- Historic Sites
The Paris Tribune At One Hundred
November 1987 | Volume 38, Issue 7
I was, I believe, the last person to leave the newsroom of the New York Herald Tribune on April 23, 1966, the day it folded. I walked through the lobby down to West Forty-first Street and then went back upstairs and took home with me the stereotype mats of the last two front pages. No one would see their like again.
But of course I did, and so did everyone else. In Paris. For me, it was seeing a ghost. The breath went out of me the first time I came upon the Paris edition of the Herald Tribune—the survivor, one hundred years old this month.
Who could have guessed? The thing started only because James Gordon Bennett, Jr., was such a wild man. Not everyone believes the story that he suddenly decided to leave New York for Paris in 1877 because of the uproar after he drunkenly broke up a New Year’s party by relieving himself into the grand piano in his fiancee’s Manhattan home. No, some say he did it in the fireplace.
Wherever it happened, he did it. The engagement to Caroline May was ended and her brother horsewhipped Bennett outside the Union Club the next day. Bennett, thirty-five years old and one of the richest and most powerful men in the country, had gone too far.
So he went back to Paris. He had grown up there because his mother, who was from Ireland, couldn’t stand the abuse that James Gordon Bennett, Sr., attracted as founder of the most controversial and successful newspaper in the United States. Except for short trips, the younger Bennett never returned. He ran the Herald for forty-two years by cable from his homes and yachts around Europe and the Mediterranean.
Bennett succeeded—and failed—in great and arrogant style, a genius of sorts. Probably a mad one. In 1869 he sent a reporter named Henry M. Stanley to Africa presuming he could find the lost Scottish missionary Dr. David Livingstone. Once he sent a cable to his editor back in New York asking for a list of “indispensable” men on the staff, then fired everyone on the list. “I want no indispensable men working for me” was his full explanation.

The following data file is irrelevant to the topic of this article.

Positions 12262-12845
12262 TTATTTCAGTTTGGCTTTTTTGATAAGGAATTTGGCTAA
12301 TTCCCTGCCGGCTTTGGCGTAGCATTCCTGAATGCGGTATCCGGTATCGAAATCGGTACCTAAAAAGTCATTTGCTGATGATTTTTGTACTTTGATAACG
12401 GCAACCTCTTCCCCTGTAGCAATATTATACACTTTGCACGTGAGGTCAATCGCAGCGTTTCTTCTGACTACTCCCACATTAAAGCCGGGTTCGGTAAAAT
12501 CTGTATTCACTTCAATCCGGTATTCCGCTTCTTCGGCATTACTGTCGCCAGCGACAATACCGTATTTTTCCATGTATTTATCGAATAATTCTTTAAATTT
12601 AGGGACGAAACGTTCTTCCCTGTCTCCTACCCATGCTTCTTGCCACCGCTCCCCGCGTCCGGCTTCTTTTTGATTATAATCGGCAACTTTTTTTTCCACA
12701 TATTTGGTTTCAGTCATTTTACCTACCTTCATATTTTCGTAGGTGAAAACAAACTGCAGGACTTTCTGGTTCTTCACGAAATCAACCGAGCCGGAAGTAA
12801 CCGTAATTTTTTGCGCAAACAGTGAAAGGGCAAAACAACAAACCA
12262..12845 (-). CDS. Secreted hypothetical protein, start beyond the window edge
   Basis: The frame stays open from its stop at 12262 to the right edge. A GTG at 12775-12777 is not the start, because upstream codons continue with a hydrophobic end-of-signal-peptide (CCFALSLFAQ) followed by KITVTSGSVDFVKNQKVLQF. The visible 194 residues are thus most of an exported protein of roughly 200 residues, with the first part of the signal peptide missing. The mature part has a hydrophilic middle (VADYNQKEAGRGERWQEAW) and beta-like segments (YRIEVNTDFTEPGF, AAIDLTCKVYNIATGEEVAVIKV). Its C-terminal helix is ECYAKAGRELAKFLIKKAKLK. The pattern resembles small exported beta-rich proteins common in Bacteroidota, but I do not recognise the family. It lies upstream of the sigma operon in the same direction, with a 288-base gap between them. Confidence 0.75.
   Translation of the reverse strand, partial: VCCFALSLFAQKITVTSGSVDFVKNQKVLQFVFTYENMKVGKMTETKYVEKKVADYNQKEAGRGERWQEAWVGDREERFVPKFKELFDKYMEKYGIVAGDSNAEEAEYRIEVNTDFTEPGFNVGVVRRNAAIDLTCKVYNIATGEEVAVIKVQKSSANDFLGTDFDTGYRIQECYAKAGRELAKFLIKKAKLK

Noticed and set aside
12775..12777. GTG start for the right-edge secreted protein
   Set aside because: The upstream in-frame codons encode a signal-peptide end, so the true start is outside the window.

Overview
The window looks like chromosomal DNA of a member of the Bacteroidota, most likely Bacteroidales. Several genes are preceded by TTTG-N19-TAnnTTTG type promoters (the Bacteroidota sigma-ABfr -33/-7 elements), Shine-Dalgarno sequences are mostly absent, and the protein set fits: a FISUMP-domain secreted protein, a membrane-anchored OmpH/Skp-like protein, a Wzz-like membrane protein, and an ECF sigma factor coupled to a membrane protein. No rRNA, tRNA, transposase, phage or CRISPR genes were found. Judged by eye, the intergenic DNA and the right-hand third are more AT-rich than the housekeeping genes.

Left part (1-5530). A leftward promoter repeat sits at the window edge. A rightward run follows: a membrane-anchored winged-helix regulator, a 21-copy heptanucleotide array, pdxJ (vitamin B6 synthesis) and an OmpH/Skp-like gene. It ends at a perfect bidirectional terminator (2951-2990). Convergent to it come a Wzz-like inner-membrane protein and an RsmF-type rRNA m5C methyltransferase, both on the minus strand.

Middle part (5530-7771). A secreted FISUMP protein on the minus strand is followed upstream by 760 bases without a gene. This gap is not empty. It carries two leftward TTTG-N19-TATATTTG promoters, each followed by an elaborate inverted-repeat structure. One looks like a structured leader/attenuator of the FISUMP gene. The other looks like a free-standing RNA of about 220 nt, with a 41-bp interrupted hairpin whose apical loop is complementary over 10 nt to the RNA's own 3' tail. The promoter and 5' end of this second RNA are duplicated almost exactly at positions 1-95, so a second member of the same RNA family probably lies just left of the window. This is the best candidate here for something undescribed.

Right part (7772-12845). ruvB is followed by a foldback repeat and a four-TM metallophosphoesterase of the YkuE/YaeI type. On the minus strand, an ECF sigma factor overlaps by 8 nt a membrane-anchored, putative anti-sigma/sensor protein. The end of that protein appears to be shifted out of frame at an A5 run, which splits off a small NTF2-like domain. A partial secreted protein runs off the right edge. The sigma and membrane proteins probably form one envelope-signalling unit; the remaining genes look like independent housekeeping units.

Sending such cables, Bennett learned, was extraordinarily expensive. Western Union, controlled by Jay Gould, had a monopoly on transatlantic service and charged whatever it pleased. So Bennett, who was supposed to be the third richest man in America, went into partnership with the man some said was the richest, John W. Mackay, owner of the Comstock Lode silver mine, and they laid a competing cable. By 1887 the two companies were in a price war, and cable costs plummeted. That was the year Bennett started the Paris Herald. The new cable rates had made it possible to transmit copy between New York and Paris at a reasonable cost.
This most romantic of American newspapers, a century old and now called the International Herald Tribune, was a result of available technology. It still is, selling more than 170,000 copies each day in 164 countries. But that is getting ahead of the story of how one of the worst papers in the history of the English language, a wild man’s bauble, became the unofficial but very authoritative voice of America almost everywhere in the world—and ended up being loved in the bargain.
The first European edition—called just The New York Herald—appeared without ceremony in Paris on Tuesday morning, October 4, 1887. The lead headline for the four-page paper was THE NEW YORK LETTER, which covered everything from the doings of the Knights of Labor to preparations for the America’s Cup. The sailing story was a natural for Bennett, one of the world’s great yachtsmen and holder of a transatlantic sailing record.
The first edition was also filled with another Bennett obsession: names. One and a half columns were filled with the names of Americans who happened to be in Paris. For the thirty-one years of Bennett’s reign, Herald staffers checked hotel registries for the names of foreign visitors and published them along with a list of the people who visited an office of the paper on Avenue de l’Opéra.
Bennett’s own name, however, did not appear in his newspaper until just after he died, on May 14,1918. But everything else in it was his. Before the first edition was put together, he called the staff together and told them:
“I want you gentlemen to remember that I am the only reader of this paper. I am the only one to be pleased....I consider a dead dog in the rue du Louvre more interesting for the Herald than a devastating flood in China. I want one feature article a day. If I say the feature is to be black beetles, black beetles it’s going to be.”
Or if he said Theodore Roosevelt’s name would not appear in the Paris Herald, it would not appear. And it didn’t after the former President bolted the Republican party in 1912. Then, three years later, when the Lusitania was sunk by a German submarine, TR’s name reappeared in the most dramatic, if unprofessional, way. The paper’s report of the sinking ended with this italicized paragraph: “What is President Wilson going to do? What a pity Mr. Roosevelt is not President!”